Fonterra ‘Desperate’ to Restore Public Support for Dairy – NZ Fish and Game Council

By   /   November 20, 2017  /   5 Comments

Fish & Game says Fonterra has now realised it must act quickly to meet public demand for better water quality instead of relying on spending millions on slick PR campaigns promoting the dairy industry.

Fonterra has just launched what it describes as “an ambitious plan” to improve the country’s freshwater quality, including farming within environmental limits and encouraging strong environmental farming practices.

Fish & Game’s Chief Executive Martin Taylor says the admission dairy farming needs to clean up its act is welcome, but long overdue.

“Fonterra has been around for 16 years and in that time we have seen cow numbers soar, irrigation explode and water quality plummet,” Mr Taylor says.

“There are now more than six million cows in New Zealand. In regions like Canterbury where dairying was once uncommon, there are now one and a quarter of a million cows.

“That’s more than the number of humans in the whole of the South Island.

“The environmental impact of that volume of untreated dairy effluent being dumped on land is the equivalent of the raw sewage produced by tens of millions of people.

“By Fonterra’s own admission, sediment, nutrient and E. Coli levels in our waterways is increasing or indeterminate in up to nearly 80 percent of the small number of rivers it refers to in its report.

“Make no mistake, the present dire situation has been caused by Fonterra’s single-minded focus on increased production at all costs, aided and abetted by weak regional councils.

“It is ironic a multi-national corporate which relies on New Zealand’s clean green image for its marketing has damaged that clean green reality.

“And now they realise spending millions of dollars on slick TV ads to persuade people New Zealanders otherwise isn’t working.

“Fonterra must do more to turn things around and do it quickly,” Martin Taylor says.
Mr Taylor says cutting cow numbers and protecting small streams are good places to start.

“The bottom line is there are too many cows. Herd numbers need to be reduced until they are in balance with the environment.

“Other equally aggressive measures also need to be taken, including reducing the volume of nutrients being dumped on our soils.”

Martin Taylor says Fonterra’s announcement shows the power of public opinion.

“New Zealanders are fed up with the plunge in water quality – that’s why it became one of this election’s defining issues. Public anger is now at a level where Fonterra’s social licence to operate is under serious threat and they’re being forced to respond.

“Every New Zealander is now watching how Fonterra will fulfil its environmental promises. It needs to act quickly and decisively to prove its commitment is real and not just public relations spin,” Mr Taylor says.

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  1. kappanz says:

    They can start by taking their bullshit ads off the TV. Someone should make an advert following a pensioner or unemployed person to a supermarket to try to buy (afford) their overpriced products. I have seen 500gm of butter for $9.48 in a small town 4Square. Oh. and then there’s the water we can no longer stand in!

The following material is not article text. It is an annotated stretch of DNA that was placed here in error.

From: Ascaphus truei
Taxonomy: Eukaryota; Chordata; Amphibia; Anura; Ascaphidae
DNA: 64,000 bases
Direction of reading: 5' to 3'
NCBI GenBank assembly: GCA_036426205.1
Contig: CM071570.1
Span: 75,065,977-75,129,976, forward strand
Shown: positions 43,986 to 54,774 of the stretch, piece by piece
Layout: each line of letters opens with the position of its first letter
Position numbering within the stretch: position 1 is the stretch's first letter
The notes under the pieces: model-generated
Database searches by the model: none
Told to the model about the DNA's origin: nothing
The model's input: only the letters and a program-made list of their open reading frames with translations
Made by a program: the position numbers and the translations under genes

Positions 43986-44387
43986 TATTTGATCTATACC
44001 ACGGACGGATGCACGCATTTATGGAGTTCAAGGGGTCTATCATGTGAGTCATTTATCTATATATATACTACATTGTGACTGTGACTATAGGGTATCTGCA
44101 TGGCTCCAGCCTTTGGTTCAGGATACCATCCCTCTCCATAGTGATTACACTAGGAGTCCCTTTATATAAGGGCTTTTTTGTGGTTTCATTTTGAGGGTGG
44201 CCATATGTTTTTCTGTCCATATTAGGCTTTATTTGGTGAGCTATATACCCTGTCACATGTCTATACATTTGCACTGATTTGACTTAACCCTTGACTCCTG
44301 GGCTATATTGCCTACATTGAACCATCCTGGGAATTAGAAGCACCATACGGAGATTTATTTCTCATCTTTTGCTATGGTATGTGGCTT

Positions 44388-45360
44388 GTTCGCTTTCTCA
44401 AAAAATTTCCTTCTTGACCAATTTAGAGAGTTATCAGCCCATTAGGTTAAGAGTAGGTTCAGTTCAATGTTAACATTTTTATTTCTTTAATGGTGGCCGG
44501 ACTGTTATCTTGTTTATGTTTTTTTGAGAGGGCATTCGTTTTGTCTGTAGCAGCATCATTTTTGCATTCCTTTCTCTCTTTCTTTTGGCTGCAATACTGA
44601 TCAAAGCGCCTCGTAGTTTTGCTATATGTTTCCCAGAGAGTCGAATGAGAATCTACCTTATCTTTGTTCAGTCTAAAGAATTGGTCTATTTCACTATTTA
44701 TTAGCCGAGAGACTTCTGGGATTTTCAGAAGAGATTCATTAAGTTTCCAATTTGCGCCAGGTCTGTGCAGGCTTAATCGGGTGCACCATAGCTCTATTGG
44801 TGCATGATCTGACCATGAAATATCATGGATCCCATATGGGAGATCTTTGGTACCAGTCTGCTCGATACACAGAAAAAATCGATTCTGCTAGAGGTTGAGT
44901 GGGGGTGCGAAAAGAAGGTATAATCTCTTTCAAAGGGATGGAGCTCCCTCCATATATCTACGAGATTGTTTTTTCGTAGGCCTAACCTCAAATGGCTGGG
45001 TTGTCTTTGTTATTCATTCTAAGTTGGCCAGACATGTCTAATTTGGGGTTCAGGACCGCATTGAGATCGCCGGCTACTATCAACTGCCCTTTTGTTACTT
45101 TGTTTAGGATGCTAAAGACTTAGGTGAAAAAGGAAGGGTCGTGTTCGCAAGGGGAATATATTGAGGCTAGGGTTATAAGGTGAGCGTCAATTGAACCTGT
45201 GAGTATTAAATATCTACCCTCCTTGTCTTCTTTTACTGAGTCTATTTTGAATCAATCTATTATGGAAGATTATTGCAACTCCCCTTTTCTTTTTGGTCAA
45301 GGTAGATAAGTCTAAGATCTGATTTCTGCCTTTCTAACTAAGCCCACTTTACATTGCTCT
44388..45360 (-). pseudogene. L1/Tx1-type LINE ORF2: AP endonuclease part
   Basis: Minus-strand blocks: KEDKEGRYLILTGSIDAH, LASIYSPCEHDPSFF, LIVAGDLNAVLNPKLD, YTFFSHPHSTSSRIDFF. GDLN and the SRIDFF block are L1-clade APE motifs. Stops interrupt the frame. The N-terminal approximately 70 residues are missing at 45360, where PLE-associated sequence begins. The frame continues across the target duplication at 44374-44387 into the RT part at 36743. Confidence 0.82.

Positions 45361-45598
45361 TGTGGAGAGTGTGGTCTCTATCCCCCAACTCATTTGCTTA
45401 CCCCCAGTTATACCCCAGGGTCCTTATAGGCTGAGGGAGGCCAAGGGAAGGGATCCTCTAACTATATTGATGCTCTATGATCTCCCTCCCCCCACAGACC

2. Michelle says:

    Yes I heard the new advertisements on the radio saying they
    (the farmers) are opening their gates to the public so people can see what they are doing to address the problem and they will have information on line showing some of the interventions to reduce the nitrate leaching into the waterways. Interesting how one group has managed to get away with some much environmental devastation.

  3. John W says:

    The talk – now we wait for the walk.

    Irrigation must be curbed and wound down in many/ most catchments.

    The talk has to be about undoing what is done not merely slowing the rate of intensification.

    Economics are not a consideration.

    If were ever a consideration then more homework would have been done before damaging practices were allowed and included mitigation and restoration.

    It is plainly not economic to damage the environment.

    Claims of economic necessity I hear do not mention the economic cost of cleaning up or loss of biodiversity, habitat loss nor denial of public enjoyment, toxifying and loosing soils which have taken many centuries to form.

    Plainly Investment for monetary gain must not trump environment.

    Recovering cost from the agencies who have responsibility for the present mess would be a start.

    That money could be used by Govt to fund a massive task force attending to restoring damaged environment.

    A few bankruptcies may transmit a message.

    Feriliser companies have large global resources.

  4. Stephen Howard says:

    I received a letter from the Waimakariri District Council offering me a chance to connect to a water scheme taking water from a deep well and costing me something like 10,000 to join and 1300 on my rates yearly. One reason is that the aquifer that was quite suitable when I bought the block 15 years ago is threatened by drawn down and nitrogen contamination. When I bought the block I had the water tested and put in a good pump for my domestic use, not irrigation. So now I could be forced to spend a lot of money I don’t have due to pollution cause by ECAN and WDC allowing, and in fact encouraging, land use (dairying) that is unsuitable and unsustainable for the light Canterbury soil involved. But Fonterrra is not offering to pay for the cost they have created for all of us in the area, but the council will charge even thought they could have regulated the farming activities to avoid this pollution of our water

    • Geoff Lye says:

      This is why ECAN got sacked so they could intensify irrigation and dairying now canterbury is paying the price.